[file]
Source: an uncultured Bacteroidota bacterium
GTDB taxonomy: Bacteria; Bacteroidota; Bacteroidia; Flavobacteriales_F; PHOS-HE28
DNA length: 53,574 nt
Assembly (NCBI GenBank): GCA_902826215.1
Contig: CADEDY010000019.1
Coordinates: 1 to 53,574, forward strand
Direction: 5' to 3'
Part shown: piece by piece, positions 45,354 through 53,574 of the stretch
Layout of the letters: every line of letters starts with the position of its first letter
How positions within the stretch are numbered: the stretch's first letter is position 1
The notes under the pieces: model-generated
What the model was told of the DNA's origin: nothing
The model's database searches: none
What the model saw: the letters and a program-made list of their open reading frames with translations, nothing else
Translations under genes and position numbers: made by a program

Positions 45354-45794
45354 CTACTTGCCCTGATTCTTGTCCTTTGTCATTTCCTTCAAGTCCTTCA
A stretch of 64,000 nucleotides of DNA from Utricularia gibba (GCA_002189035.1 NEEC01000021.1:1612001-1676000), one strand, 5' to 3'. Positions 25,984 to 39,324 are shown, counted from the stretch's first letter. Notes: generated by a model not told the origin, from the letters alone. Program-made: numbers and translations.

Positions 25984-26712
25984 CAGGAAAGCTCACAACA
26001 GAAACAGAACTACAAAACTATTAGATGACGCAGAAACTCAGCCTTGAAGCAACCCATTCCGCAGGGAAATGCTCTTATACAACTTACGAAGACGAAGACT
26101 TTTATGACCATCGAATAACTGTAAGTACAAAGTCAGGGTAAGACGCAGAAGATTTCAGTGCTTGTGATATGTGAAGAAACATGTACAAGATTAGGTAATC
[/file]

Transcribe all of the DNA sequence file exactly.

Source: an uncultured Bacteroidota bacterium
GTDB taxonomy: Bacteria; Bacteroidota; Bacteroidia; Flavobacteriales_F; PHOS-HE28
DNA length: 53,574 nt
Assembly (NCBI GenBank): GCA_902826215.1
Contig: CADEDY010000019.1
Coordinates: 1 to 53,574, forward strand
Direction: 5' to 3'
Part shown: piece by piece, positions 45,354 through 53,574 of the stretch
Layout of the letters: every line of letters starts with the position of its first letter
How positions within the stretch are numbered: the stretch's first letter is position 1
The notes under the pieces: model-generated
What the model was told of the DNA's origin: nothing
The model's database searches: none
What the model saw: the letters and a program-made list of their open reading frames with translations, nothing else
Translations under genes and position numbers: made by a program

Positions 45354-45794
45354 CTACTTGCCCTGATTCTTGTCCTTTGTCATTTCCTTCAAGTCCTTCA
A stretch of 64,000 nucleotides of DNA from Utricularia gibba (GCA_002189035.1 NEEC01000021.1:1612001-1676000), one strand, 5' to 3'. Positions 25,984 to 39,324 are shown, counted from the stretch's first letter. Notes: generated by a model not told the origin, from the letters alone. Program-made: numbers and translations.

Positions 25984-26712
25984 CAGGAAAGCTCACAACA
26001 GAAACAGAACTACAAAACTATTAGATGACGCAGAAACTCAGCCTTGAAGCAACCCATTCCGCAGGGAAATGCTCTTATACAACTTACGAAGACGAAGACT
26101 TTTATGACCATCGAATAACTGTAAGTACAAAGTCAGGGTAAGACGCAGAAGATTTCAGTGCTTGTGATATGTGAAGAAACATGTACAAGATTAGGTAATC